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As he wrote in his 2013 memoir, “Taking the Stand,” “If you don’t have the law or legal facts on your side, argue your case in the court of public opinion.” Dershowitz seemed to delight in publicity, even though he told friends that “the aggressive and fast-talking know-it-all” who appeared on TV wasn’t really him.Some members of the law-school faculty were nonplussed by his media presence, his self-promotion, and his decision to take on cases while teaching.
An impassioned First Amendment advocate, he defended neo-Nazi speech and pornography, starting with “I Am Curious (Yellow),” an earnestly smutty Swedish film released in 1967.Giuffre’s claims about him have never been directly tested in court; instead, they have featured as side arguments in civil suits brought by others.Two weeks before the taping, though, Giuffre had sued Dershowitz directly, for defamation.He grew up in an Orthodox Jewish household in Borough Park, Brooklyn, and has written that he often got into fights with Italian kids in the neighborhood, “though I don’t recall getting anything worse than a few deep cuts, several broken teeth, and one concussion.” (His mother, Claire Dershowitz, disputed this account, telling the Washington , “The only time his tooth was knocked out was when he played tennis.”) At yeshiva, he had a reputation as a wise guy, and his principal recommended that he become “something where you use your mouth but don’t need much brains.” His fellow-students, drafting the yearbook, wrote that he had a “mouth of Webster and a head of Clay.”At Brooklyn College, he began to apply himself, and he excelled. Before moving to New Haven, he married Sue Barlach, a young woman from Bayonne, New Jersey, whom he had met during high school, at a Jewish summer camp in the Catskills.She was nineteen when they arrived in New Haven, and within two years they had a son. He has written that, when he gave his first presentation, his “accent was openly laughed at,” as was his “non-preppy garb, which included Bermuda shorts with a Phi Beta Kappa key ostentatiously dangling from a pocket.” He kept kosher, which meant that he couldn’t eat in the common dining room, and he didn’t drive or work on the Sabbath.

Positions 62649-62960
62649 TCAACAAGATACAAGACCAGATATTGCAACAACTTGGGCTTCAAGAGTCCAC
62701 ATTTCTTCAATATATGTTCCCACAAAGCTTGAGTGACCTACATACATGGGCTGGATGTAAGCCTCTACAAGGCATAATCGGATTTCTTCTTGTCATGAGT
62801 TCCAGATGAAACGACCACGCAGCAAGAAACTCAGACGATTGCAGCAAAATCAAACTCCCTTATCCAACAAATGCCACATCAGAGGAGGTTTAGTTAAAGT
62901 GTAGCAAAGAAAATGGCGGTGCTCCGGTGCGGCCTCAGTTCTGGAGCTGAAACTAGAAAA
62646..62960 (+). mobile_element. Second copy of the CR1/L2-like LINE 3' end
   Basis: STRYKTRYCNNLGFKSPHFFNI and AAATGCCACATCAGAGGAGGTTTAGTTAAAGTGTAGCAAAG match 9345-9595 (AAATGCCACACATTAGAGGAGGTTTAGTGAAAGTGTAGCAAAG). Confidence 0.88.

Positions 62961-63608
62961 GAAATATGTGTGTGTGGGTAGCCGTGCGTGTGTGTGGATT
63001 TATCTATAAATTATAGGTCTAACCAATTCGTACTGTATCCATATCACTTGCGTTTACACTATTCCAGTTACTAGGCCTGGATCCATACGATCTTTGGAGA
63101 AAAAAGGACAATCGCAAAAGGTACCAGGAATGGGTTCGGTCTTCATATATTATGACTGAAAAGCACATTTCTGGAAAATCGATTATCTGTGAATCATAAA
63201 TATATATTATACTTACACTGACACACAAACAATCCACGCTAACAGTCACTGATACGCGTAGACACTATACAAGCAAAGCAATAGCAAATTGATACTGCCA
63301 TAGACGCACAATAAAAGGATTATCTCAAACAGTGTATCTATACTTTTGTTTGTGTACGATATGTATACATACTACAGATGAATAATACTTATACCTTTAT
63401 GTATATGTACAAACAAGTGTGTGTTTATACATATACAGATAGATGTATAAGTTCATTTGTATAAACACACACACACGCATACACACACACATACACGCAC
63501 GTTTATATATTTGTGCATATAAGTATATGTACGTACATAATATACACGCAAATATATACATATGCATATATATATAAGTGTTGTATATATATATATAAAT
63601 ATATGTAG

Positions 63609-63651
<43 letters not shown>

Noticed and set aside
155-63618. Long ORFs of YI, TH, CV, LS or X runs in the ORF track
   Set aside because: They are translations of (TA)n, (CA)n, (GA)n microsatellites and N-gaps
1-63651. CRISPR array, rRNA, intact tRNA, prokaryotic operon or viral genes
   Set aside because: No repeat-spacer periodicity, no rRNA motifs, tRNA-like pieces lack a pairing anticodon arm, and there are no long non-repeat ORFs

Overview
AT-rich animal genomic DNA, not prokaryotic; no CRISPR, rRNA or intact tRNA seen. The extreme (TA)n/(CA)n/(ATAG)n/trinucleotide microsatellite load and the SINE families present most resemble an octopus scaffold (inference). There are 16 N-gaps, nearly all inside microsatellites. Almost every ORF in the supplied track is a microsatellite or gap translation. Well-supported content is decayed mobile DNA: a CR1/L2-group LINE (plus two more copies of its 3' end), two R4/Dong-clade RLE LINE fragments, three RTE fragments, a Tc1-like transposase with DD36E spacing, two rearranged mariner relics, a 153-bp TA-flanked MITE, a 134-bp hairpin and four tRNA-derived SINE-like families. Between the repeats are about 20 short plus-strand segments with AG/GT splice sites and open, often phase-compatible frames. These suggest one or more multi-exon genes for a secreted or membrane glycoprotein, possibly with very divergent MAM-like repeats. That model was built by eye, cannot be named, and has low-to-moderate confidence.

On the air, Dershowitz said that he welcomed Giuffre’s lawsuit.